Where the author is interviewed by a Transit Authority lawyer and flies to France.
On August 21 I first go to the lawyers'office and from there the junior attorney and I take the subway to Brooklyn. On the way I ask him if the questioning is going to be under oath. "No, no," he says. "It's just for internal use."
When we arrive I'm surprised to see the senior attorney waiting for us at the entrance of the Transit Authority building. At the check-in desk, the junior attorney salutes the clerk with friendly small talk, which upsets me. We take the elevator to the legal department where we are directed to the waiting room. It's a vast space divided by partitions.
The senior attorney takes me to one of the cubicles and starts to quiz me about the answers he and his son have imposed on me. The quiz turns into a mindless drill, the drill into a brainwash- ing, the brainwashing into mental rape until I answer like a robot.
I think this won't last long but still nobody has called us after almost one hour. Nobody calls my case until one hour and fifteen minutes after we got there! He keeps asking the same questions:
"Were you wearing a helmet? What part of the bus hit you? How long did the contact last between your body and the bus? Where on the avenue did you fall? Were there any cars parked there?" And at every false answer I feel a cold hand grip my stomach tighter and tighter and my true self being eclipsed by this foreign body, this pack of lies that has invaded my soul.
When my case is called the senior attorney leaves. I didn't know he would be there and when I think he'll stay he leaves. Neither of them has told me anything beyond the minimum necessary for me to do what they want. As they say in the CIA, they give me information only on a "need-to-know" basis.
We are shown into a classroom. To the right of the door is a blackboard against the wall and a heavy desk on a platform, and filling the room are rows of student desks. A narrow alley runs against the left wall. I follow a young man who, midway into the alley pulls two chairs from the rows of student desks and asks me and my lawyer to have a seat. Then he pulls a table no bigger than a typing table an places it in front of us, then he pulls two more chairs for himself and the T.A. lawyer who has just walked in. He puts his seat away from the table and deploys a stenographic machine. The four of us are squeezed shoulder to shoulder, knee to knee in the narrow alley in this big classroom full of desks. It doesn't make sense!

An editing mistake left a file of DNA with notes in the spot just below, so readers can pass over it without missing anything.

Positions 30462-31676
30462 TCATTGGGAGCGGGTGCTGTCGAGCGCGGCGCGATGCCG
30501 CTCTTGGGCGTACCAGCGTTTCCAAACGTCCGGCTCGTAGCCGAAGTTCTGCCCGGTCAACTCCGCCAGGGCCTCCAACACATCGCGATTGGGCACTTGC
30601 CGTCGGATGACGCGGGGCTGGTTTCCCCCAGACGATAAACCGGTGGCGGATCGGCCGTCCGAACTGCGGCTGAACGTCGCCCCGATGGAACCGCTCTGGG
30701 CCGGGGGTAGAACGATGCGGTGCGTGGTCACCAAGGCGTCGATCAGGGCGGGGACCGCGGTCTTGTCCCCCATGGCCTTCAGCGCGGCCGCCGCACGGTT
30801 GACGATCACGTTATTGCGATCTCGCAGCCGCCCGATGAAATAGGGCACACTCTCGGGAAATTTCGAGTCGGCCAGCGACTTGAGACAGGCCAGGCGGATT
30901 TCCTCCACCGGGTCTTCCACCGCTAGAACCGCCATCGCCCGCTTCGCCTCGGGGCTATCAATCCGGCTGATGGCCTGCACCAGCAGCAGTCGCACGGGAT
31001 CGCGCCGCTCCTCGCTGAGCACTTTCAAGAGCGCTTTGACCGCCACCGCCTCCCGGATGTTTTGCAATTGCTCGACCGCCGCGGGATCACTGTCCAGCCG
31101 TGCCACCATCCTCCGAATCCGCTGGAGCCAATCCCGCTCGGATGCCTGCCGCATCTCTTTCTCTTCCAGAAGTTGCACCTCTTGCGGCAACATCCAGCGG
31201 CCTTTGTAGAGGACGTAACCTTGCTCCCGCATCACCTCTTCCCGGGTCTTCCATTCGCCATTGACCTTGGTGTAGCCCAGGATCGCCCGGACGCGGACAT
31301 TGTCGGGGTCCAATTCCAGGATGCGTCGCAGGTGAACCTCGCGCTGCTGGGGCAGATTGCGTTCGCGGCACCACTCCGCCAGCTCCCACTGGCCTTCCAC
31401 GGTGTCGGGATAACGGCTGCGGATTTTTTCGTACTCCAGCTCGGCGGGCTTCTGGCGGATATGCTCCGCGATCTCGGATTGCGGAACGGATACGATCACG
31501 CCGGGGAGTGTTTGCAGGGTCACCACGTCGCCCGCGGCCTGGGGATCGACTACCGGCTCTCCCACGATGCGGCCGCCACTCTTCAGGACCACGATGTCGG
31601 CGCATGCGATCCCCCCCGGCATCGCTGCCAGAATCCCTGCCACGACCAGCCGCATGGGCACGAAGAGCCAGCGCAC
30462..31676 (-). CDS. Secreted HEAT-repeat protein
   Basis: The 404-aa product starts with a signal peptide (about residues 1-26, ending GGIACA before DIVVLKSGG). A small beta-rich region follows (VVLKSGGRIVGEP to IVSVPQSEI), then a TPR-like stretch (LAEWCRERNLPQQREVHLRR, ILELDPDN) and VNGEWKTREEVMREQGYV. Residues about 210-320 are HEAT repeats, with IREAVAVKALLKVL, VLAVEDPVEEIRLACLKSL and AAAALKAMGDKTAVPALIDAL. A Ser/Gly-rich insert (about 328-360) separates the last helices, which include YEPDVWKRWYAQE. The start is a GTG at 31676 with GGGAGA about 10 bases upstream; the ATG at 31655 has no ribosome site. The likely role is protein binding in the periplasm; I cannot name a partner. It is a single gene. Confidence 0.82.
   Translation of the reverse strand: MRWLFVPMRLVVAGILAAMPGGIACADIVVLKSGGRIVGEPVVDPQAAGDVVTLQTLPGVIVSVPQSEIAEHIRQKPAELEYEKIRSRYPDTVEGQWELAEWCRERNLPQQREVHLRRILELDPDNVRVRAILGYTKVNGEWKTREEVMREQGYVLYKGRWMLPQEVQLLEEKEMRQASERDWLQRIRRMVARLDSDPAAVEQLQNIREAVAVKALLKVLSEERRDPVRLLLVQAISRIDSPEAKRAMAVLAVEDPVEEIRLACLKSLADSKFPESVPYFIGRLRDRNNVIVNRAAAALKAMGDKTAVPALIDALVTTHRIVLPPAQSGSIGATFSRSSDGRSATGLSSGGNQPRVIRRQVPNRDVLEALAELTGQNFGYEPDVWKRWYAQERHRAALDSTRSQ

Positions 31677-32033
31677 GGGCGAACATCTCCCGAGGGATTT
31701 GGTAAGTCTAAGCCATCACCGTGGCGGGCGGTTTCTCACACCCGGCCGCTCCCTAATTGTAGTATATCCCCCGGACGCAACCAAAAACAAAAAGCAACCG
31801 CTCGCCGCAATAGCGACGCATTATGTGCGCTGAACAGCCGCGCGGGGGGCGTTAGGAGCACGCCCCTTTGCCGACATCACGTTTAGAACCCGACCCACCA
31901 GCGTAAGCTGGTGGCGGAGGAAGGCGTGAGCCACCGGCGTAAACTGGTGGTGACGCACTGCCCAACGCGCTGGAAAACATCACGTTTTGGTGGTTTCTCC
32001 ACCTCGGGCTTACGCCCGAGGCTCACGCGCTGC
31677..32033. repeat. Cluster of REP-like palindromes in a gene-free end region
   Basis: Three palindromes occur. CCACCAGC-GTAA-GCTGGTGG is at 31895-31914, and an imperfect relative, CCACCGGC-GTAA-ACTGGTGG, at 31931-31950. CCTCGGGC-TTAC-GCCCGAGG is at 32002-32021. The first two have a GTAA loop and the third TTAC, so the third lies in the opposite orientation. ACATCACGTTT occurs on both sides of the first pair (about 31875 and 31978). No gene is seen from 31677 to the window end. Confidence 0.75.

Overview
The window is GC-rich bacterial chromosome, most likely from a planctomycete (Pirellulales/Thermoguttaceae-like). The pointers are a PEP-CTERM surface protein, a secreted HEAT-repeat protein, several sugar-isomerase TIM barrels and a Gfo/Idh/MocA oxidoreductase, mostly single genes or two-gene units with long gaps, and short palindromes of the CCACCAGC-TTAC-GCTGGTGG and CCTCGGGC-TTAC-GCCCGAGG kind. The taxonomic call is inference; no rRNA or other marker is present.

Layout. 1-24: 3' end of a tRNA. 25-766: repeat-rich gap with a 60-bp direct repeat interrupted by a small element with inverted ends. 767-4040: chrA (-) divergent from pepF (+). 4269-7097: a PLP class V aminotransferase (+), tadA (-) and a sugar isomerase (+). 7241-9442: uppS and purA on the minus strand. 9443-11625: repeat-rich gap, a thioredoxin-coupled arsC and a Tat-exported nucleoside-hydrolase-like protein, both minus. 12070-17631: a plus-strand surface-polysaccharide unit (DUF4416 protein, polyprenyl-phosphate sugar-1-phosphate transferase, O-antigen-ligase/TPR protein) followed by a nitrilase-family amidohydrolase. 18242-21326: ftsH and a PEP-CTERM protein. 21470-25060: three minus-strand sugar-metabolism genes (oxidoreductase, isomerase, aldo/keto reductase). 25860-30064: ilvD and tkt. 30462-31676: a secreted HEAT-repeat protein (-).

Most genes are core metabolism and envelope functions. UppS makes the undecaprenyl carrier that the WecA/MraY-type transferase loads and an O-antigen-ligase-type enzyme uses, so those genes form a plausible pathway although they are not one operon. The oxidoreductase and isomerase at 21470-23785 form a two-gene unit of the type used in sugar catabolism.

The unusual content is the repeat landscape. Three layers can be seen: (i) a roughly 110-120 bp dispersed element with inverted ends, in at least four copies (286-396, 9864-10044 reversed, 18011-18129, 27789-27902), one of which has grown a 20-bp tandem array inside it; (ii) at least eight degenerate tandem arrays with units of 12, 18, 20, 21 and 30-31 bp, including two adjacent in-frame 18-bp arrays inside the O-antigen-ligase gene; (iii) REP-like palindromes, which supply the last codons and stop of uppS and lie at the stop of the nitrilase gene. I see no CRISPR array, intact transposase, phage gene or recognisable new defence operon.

The questioning starts without my being sworn in so I have no compunction answering the questions the way my lawyers want me to. When the TA lawyer asks me if I saw the bus before the colli- sion, for a fraction of a second I see the bus approaching me from behind the way I saw it with my head hanging low then I don't see anything. Only a blank screen.
"I don't remember." I don't remember seeing the bus on my left at the red light, I don't remember that I turned around and saw it come at me, that it was the front corner that my shoulder made contact with, and that my shoulder slid against the glassed front door in full view of the bus driver. From now on the most incriminating evidence of intent is obliterated from my memory and I believe that it was only an accident.
When the lawyer sends me a copy of the transcript asking me to sign it before a notary public and return it to him asap in the stamped envelope provided for my convenience, I think that I had been wrong all these years: when you sign before a notary public, it doesn't mean that you swear under oath to the truth of the statements, it only means that the notary public verifies your identity. How could it be anything else since I had not been under oath at the T.A. interview?